• n bar In meteorology, a long cigar-shaped cloud, generally nearly stationary, but sometimes moving broadside on across the sky; specifically, the stationary cloud to the leeward of the helm-cloud over the Cross-fell range in England during easterly winds.
    • n bar The division between the two tables of a backgammon-board on which captured pieces are placed.
    • n bar Specifically, in violin-making, the same as bass-bar.
    • n bar Same as pennant-bar.
    • bar In any betting transaction, to exclude one of the possibilities: as, to bet 4 to 1, bar one, in a horse-race, meaning that a certain horse is not included.
    • bar An abbreviation of barometer.
    • ***
Chambers's Twentieth Century Dictionary
  • Interesting fact: The name of the character that is behind bars in the Monopoly board game is Jake the Jailbird
    • n Bar bär a rod of any solid substance: a bolt: a hindrance or obstruction—the barrier of a city or street, as the bars of York, Temple Bar, a toll-bar: a bank of sand or other matter at the mouth of a river: any terminus or limit (of life)—e.g. as in To cross the bar: the railing that encloses a space in a tavern, the counter across which drinks are served, a public-house: the wooden rail dividing off the judge's seat, at which prisoners are placed for arraignment or sentence—hence, To appear at the bar, To pass the bar = to be formally referred for trial from a lower court to a higher: any tribunal: the pleaders in a court as distinguished from the judges: a division in music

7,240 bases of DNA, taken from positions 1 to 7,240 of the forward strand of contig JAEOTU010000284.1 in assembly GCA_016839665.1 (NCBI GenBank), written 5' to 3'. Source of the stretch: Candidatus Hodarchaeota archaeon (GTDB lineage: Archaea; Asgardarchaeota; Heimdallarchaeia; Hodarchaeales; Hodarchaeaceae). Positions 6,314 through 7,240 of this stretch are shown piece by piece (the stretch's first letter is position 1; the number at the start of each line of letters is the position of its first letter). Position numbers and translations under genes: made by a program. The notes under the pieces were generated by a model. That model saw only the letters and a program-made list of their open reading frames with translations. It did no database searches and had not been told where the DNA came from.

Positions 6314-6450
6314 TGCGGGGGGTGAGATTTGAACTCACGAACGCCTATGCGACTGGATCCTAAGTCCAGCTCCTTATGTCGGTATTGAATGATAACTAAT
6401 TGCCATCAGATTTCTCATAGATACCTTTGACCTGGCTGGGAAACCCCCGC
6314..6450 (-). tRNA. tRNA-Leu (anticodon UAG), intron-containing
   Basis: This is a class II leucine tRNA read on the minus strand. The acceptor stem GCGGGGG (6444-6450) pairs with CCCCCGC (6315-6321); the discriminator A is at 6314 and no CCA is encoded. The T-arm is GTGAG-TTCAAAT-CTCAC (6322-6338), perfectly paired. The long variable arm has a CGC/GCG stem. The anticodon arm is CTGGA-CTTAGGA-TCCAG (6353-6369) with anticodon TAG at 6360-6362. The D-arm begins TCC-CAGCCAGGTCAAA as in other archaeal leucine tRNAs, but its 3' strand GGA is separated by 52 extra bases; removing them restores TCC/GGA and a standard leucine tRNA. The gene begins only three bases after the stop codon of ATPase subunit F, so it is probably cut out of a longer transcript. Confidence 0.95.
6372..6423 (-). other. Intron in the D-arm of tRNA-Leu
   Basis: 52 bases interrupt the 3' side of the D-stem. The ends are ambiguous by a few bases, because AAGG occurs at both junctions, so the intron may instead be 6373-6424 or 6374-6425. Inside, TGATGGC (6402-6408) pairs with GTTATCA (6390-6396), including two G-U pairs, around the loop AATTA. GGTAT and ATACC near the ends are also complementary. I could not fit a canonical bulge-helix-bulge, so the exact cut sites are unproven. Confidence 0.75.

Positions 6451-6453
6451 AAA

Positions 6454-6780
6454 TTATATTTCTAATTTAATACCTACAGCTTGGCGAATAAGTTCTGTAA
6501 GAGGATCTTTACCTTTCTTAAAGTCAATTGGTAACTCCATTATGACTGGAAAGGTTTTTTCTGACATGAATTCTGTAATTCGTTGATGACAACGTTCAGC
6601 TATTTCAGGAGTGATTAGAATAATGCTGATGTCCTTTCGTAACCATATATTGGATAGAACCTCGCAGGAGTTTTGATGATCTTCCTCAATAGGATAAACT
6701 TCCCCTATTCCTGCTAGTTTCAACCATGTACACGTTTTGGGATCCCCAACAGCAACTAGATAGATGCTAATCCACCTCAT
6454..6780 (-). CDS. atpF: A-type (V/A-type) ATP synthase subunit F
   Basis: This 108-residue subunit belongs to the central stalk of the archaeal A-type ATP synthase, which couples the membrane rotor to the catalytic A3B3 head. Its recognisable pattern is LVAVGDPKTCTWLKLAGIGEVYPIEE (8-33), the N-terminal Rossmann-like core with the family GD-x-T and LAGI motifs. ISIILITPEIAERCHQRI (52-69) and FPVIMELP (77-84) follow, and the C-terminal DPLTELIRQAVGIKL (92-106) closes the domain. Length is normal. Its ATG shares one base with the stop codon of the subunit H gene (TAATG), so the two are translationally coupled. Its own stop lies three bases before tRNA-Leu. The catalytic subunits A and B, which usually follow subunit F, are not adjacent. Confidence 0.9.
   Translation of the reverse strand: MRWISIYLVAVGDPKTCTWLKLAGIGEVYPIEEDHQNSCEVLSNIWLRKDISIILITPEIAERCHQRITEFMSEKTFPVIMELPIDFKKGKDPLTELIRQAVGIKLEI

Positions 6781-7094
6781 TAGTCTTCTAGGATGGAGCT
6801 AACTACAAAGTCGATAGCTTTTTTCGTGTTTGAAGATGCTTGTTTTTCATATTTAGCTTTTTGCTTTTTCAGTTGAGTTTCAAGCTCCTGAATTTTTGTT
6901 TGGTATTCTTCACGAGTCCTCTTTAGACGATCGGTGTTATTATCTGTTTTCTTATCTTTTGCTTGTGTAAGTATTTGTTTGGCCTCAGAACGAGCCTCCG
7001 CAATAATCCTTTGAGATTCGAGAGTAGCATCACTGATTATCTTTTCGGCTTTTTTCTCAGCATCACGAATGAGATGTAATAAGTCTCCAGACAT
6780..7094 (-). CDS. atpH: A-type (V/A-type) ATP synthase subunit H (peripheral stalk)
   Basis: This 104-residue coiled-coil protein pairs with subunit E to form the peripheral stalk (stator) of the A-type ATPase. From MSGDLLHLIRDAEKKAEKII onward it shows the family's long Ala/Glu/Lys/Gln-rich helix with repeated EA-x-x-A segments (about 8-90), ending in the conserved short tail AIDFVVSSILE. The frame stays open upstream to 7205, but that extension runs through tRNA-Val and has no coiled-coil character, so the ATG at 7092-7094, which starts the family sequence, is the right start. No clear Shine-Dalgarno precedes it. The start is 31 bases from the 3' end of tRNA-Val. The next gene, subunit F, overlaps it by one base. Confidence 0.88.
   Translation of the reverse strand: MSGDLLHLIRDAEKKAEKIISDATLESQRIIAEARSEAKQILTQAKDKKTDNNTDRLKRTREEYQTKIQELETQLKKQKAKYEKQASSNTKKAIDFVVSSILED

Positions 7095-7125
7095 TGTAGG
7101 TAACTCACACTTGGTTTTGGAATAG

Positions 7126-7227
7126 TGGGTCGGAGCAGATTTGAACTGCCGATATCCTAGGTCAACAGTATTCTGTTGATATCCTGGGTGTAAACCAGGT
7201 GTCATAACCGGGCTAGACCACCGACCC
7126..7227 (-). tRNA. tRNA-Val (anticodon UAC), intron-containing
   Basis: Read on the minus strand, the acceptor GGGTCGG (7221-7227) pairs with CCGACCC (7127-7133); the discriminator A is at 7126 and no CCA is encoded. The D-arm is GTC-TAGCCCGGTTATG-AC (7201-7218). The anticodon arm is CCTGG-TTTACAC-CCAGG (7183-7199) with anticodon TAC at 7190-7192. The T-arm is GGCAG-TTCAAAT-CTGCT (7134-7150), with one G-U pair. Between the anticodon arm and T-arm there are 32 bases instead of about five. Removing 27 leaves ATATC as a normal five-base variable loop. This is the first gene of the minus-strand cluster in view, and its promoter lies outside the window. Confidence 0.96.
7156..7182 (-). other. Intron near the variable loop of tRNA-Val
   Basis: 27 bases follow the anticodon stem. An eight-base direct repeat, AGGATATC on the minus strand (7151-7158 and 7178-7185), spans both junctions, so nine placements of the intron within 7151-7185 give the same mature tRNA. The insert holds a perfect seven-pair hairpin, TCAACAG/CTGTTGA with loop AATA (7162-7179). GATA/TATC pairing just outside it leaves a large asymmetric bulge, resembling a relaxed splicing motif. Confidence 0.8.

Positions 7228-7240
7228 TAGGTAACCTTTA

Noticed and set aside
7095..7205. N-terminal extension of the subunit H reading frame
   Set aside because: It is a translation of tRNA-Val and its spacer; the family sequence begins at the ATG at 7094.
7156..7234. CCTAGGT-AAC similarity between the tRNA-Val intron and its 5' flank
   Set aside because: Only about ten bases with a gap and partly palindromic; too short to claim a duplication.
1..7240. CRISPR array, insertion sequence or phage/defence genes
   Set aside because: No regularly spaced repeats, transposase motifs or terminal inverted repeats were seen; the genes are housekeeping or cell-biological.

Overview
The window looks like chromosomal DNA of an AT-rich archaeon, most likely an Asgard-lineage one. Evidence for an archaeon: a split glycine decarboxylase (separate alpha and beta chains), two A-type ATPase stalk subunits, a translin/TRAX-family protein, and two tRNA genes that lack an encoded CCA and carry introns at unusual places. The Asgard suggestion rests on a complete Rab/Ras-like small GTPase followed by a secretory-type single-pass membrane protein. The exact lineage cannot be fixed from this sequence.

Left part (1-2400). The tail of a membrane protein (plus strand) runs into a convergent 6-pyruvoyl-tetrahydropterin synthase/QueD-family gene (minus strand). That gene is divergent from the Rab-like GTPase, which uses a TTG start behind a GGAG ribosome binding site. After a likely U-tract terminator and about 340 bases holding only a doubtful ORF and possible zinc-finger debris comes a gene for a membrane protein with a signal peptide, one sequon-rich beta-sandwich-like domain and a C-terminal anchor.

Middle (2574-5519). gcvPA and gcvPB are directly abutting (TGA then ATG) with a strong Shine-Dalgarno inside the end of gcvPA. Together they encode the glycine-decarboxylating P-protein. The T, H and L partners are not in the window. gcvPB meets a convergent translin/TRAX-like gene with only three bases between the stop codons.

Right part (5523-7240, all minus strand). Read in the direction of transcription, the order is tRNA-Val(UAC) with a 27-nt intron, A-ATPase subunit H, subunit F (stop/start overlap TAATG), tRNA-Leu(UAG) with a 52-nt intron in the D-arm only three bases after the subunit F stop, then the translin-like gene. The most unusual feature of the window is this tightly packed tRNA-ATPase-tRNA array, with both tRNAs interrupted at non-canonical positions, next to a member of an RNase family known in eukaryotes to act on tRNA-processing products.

• v.t Bar to fasten or secure, as with a bar: to hinder or exclude:—pr.p. bar′ring; pa.p. barred
    • ***


  • Mark Twain
    “Barring that natural expression of villainy which we all have, the man looked honest enough.”
  • Frederick Langbridge
    Frederick Langbridge
    “Two men look out the same prison bars; one sees mud and the other stars.”
  • Miguel De Cervantes
    “No padlocks, bolts, or bars can secure a maiden better than her own reserve.”
  • Bruce Jenner
    Bruce Jenner
    “Start early and begin raising the bar throughout the day.”
  • Source Unknown
    Source Unknown
    “Advice from a veteran trapeze performer: Throw your heart over the bars and your body will follow.”
  • Fulghum Robert
    Fulghum Robert
    “To be human is to keep rattling the bars of the cage of existence hollering, What's it for?”


All over bar the shouting - When something is all over bar the shouting, the outcome is absolutely certain.('All over but the shouting' is also used.)
Bar fly - A bar fly is a person who spends a lot of time drinking in different bars and pubs.
Behind bars - When someone is behind bars, they are in prison.
Color bar - Rules that restrict access on the basis of race or ethnicity are a color bar.
Lower the bar - If people change the standards required to make things easier, they lower the bar.
No holds barred - If there are no holds barred, there are no rules of conduct; you can do anything.